A look at how DynamiCare Health is driving effective innovation for recovery from addiction
As you may already know, the opioid crisis has been dominating headlines in the United States and impacting millions of people and their families. Although various treatment methods have been used and tested, some are not delivering impactful outcomes for patients.
I had the opportunity to speak with Eric Gastfriend, CEO of DynamiCare Health, to learn more about the startup he co-founded with his father, David Gastfriend, MD – an addiction medicine expert – their goals to impact the healthcare industry, and their experience in the MassChallenge HealthTech program.
Q: Tell me about your role at DynamiCare Health.
Eric: I am the CEO and co-founder of DynamiCare Health. I started the company over 2 years ago with my father, Dr. David Gastfriend, who is a national expert in addiction and psychiatry. As CEO of my company, I’m pretty much involved in everything from managing a team over 15 people, product development, and building out our product with our engineering team. Currently, I’ve been more focused on scaling and growth.
Q: How did you learn about MassChallenge HealthTech, and why did you decide to apply (both times)?
Eric: I first heard about MassChallenge HealthTech back when it was called PULSE@MassChallenge. After reading about the program, I asked myself, “why not?” The zero-equity (huge plus) program offers so many resources including free office space, exposure to industry leaders, and so much more. We first applied back in 2016 but didn’t get accepted. We’ve been thankful to participate in the 2018 and 2019 cohorts.
Q: Now that you are a current startup in the 2019 cohort, how has your experience been compared to your first time? What are the ins and outs that you have learned while being a part of an accelerator program?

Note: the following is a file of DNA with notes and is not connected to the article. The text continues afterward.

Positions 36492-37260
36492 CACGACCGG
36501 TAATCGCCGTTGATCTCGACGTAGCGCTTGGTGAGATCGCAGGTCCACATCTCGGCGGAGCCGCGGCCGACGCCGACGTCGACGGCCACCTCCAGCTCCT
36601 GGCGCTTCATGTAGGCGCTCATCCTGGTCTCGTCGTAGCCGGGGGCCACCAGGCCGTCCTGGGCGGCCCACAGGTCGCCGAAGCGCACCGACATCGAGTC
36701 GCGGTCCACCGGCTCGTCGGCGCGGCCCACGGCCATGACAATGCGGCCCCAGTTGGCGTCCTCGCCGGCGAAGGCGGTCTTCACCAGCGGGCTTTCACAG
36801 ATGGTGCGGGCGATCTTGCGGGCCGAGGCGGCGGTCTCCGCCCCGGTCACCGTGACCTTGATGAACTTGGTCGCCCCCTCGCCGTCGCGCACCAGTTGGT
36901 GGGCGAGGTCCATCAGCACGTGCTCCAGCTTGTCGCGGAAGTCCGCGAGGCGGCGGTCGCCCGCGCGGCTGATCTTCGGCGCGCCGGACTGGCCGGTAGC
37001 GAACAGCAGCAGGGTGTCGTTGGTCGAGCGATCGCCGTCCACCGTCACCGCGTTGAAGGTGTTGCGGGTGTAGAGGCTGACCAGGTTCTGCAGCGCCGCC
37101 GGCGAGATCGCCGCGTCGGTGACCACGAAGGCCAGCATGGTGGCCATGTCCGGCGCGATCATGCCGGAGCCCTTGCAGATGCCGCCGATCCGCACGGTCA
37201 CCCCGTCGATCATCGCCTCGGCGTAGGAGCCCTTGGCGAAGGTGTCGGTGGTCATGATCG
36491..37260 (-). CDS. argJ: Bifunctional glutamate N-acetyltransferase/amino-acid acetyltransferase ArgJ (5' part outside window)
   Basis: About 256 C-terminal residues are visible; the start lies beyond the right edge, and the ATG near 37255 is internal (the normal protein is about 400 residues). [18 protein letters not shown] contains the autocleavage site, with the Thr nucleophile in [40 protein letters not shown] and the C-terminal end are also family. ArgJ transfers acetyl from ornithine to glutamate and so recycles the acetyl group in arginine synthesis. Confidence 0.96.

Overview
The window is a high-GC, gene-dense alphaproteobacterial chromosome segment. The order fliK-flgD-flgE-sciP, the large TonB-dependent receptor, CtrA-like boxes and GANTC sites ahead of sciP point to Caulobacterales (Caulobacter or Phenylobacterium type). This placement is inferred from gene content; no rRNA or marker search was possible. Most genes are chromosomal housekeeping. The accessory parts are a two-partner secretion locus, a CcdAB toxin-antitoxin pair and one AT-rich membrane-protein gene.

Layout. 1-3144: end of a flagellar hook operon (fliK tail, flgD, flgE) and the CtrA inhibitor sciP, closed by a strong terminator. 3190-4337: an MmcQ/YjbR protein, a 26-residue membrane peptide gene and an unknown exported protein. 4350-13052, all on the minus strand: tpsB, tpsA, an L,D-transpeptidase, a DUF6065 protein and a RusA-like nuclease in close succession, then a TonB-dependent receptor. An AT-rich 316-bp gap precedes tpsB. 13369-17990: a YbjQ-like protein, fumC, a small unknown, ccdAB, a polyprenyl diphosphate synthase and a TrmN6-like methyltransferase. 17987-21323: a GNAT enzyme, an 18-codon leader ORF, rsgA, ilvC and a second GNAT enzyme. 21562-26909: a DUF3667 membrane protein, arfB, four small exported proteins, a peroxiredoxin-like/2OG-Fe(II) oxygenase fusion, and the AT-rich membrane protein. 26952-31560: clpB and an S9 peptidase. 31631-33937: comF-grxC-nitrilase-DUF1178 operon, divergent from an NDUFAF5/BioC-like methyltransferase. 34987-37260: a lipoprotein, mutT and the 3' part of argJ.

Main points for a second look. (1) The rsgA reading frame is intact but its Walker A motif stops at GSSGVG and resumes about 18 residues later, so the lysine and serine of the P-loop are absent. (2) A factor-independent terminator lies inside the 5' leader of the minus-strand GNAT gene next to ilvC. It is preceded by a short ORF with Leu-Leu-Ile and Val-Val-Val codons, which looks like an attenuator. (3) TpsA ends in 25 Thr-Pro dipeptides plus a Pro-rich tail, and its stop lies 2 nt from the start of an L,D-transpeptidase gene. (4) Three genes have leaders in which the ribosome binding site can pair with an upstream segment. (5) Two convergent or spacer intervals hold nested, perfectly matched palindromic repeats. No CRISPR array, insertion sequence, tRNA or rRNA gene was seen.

Eric: I would say that it was a pretty different experience participating in MassChallenge HealthTech now compared to our first time. During the 2018 program, we were at a stage where we could take advantage of customers, mentors, investors, and partners compared to when we first applied because we weren’t ready.
We were thankful to work with Champions like Harvard Pilgrim and Atrius Health, and we are continuing that partnership in the 2019 cohort. As part of the current 2019 cohort, there are still benefits we are working to take advantage of that we didn’t during our first year, but we are now at a better stage to do so compared to the first year.
Q: How is your company innovating digital health, with respect to drugs and alcohol addiction?
Eric: I graduated from Harvard Business School in 2015, and during that time I was seeing some news around the opioid epidemic or personal stories or those in my network on a regular basis. I knew I wanted to make an impact on the opioid epidemic by applying my tech and business skills. I wanted to create a new solution because I was frustrated with the current system.
DynamiCare is innovating the substance use disorder space by automating evidence-based treatments, which healthcare providers weren’t using. Evidence-based treatments allows for the monitoring and reward system that helps patients prevent relapses.
Q: What are your thoughts on the future of digital health with respect to substance use disorder (especially the current opioid addiction)?